Workplace Culture: In Conversation with Studio Noel

The culture around us influences every action we take - travel destinations, languages, trends, and even food. We embrace culture not just by absorbing it, but by integrating it into our identity, actions and aspirations.

The truth is that workplace culture matters – a lot. In business – company culture plays an important role in attracting and retaining top talent. It also says a great deal about a company’s values and culture, and can reinforce their position as a desirable employer with a credible brand. Employees and customers will evaluate your brand’s culture very carefully as a representation of your overall character when determining whether to connect with you – or not

As candidates seek out companies, workplace culture plays a crucial role in their job search. Glassdoor’s landmark 2019 survey of more than 5,000 North American, British, French and German employees revealed that 77% would consider a company’s culture before applying for a position there, while 73% of respondents said they would not apply for a job unless the company’s values align with their own. 

In order to gain that all-important 360-degree perspective on how company culture is perceived, we asked the people who matter most – our employees, clients and stakeholders. Here are some of the things that matter most to our partners, peers, clients, and team members when it comes to workplace culture. 

When it comes to work culture, what’s most important to you? 


Louise Draper (Freelance Designer):

As a freelancer working remotely, there are two main factors that play a huge part in accepting my next short-term role:

  1. Firstly, I’m a working mum, so balancing home with work means that flexibility and transparency are fundamental; having a mutually supportive mindset allows me to feel engaged and trusted to deliver my best work around family life.
  2. Secondly, freelancing can be quite a lonely space, especially in situations where everyone else in a company is office based. Having that immediate sense of integration through great communication and daily interactions with members of the team really helps to seamlessly and collaboratively connect on a professional and personal level, and ultimately, know that my contributions are adding value.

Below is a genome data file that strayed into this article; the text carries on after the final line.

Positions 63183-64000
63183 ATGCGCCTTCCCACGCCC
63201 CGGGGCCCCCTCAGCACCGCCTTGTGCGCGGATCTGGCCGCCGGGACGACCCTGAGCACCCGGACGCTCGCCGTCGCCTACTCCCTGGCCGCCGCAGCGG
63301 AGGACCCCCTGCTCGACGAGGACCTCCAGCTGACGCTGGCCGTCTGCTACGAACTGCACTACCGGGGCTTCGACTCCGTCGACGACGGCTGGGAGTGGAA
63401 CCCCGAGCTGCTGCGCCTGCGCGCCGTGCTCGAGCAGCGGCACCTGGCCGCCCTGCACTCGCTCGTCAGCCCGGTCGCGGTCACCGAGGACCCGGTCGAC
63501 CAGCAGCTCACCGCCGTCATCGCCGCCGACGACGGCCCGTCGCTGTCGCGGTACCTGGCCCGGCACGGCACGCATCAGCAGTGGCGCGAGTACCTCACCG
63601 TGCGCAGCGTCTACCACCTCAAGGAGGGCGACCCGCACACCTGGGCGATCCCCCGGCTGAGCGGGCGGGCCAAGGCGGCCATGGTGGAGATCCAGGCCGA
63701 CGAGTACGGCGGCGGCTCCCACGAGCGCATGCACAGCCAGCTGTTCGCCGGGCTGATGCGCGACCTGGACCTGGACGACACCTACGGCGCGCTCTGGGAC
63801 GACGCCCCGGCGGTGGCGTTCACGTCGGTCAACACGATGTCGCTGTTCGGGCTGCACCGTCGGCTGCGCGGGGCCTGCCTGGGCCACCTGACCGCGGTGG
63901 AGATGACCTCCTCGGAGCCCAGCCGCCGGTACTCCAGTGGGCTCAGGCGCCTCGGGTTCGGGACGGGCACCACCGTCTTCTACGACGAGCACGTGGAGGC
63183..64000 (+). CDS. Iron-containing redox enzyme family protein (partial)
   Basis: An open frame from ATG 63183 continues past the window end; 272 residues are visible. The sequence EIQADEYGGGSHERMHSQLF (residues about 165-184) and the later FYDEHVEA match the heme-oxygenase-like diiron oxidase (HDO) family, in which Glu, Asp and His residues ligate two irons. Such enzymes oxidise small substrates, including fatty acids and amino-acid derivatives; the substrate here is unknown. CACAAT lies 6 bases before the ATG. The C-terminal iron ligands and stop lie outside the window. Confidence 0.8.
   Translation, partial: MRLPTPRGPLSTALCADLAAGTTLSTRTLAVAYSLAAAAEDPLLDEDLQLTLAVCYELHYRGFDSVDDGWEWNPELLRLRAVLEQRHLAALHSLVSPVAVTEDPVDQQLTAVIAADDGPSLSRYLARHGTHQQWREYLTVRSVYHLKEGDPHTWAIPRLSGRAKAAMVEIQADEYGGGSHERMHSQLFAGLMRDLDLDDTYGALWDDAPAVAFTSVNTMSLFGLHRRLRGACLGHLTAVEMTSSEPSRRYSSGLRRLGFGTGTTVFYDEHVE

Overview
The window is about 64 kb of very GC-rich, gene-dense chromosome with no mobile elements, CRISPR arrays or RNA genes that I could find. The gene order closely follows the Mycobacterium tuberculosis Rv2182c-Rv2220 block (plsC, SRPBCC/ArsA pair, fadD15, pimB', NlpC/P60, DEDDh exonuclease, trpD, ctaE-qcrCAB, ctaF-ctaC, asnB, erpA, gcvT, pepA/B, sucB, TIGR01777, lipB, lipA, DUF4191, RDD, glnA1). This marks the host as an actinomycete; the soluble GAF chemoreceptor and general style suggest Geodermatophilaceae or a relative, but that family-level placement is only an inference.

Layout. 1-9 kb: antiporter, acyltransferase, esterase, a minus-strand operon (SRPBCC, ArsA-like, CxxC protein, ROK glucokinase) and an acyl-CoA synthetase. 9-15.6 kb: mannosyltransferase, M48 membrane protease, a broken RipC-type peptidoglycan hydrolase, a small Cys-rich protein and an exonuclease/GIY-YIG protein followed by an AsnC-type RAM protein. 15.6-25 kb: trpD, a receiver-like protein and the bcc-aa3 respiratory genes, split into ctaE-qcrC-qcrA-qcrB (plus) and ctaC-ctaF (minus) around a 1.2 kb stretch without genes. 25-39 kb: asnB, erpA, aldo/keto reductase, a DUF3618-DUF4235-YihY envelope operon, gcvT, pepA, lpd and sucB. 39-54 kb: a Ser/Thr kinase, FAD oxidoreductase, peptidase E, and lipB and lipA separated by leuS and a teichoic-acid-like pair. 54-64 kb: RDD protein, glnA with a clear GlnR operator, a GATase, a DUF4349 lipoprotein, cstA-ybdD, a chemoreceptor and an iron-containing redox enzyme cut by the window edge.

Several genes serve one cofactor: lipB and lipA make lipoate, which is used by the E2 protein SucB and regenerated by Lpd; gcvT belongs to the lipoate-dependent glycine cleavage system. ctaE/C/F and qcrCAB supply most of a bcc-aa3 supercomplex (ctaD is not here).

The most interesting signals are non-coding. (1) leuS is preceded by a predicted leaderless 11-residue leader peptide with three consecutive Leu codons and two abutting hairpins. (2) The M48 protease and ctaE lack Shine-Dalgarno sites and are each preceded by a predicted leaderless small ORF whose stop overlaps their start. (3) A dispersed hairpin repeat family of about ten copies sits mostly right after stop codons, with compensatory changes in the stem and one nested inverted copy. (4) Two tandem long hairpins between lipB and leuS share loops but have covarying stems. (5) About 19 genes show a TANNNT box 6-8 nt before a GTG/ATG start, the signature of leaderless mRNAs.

Jo Mazotta (Merchandise Manager):

Being in a newish job (under 1 year) it is important to be in the office for part of the week-connecting with colleagues, building and developing relationships and having conversations you’d miss if solely working from home. Plus the fun element of being in an office and feeling ‘part of something’.

It’s impossible to have a brainstorming meeting remotely – can’t hear each other, feel less comfortable putting ideas on the table.. etc.  Striking a balance is the key.

Polly Wyatt (Freelance Copywriter):

A work culture that is positive, supportive and collaborative is something I value highly.  Communicating freely, bouncing off of colleagues, and freely sharing ideas are all important parts of this. 

In my role as a freelance copywriter – where I balance my writing alongside a full time job –  it is very important to me that my employers respect my schedule and commitments. In both professional and non-professional relationships, it’s important to feel heard and respected. Having an employer (or employers!) who recognises your boundaries and the importance of work-life balance is also key. 

Open communication is also very important. It’s nice to be able to send a message or arrange a call and speak freely. I like cultures that embrace chatter and recognise the need for human interaction – we all need it! 

Katie Edmunson (Designer at Studio Noel):

It’s about knowing that I will be supported and uplifted by my co-workers, which will allow me to learn and grow and then also be part of helping others to grow too!

Having a team that I get on well with and work well with makes for a happy environment inside and outside of work. I know I can ask for help day-to-day, but I also know we can enjoy a drink in the pub on a Friday. You have to see your colleagues every day and it’s important to me that I feel comfortable with them and enjoy working with them. 

I like to know if there are team events in place. Knowing there’s a monthly outing, or a team lunch etc. In an interview, I would always check to see what the team does outside of work hours or on lunch breaks to see if I think I’d fit in with them. 

Cameron Buckman (Freelance Designer):

Over the last few years, I have had a realisation where this term ‘culture’ has become essential to my work. Sure, doing good work is important, but people and the way we interact has become evermore a focal point for me since the pandemic. This could come in the form of a creative director that inspires and nurtures rather than dictates. It could be a regular drinks catchup on a Thursday/Friday evening after work or a shared Spotify playlist that everyone in the studio contributes to. These are all good examples of things I enjoy in a studio environment.

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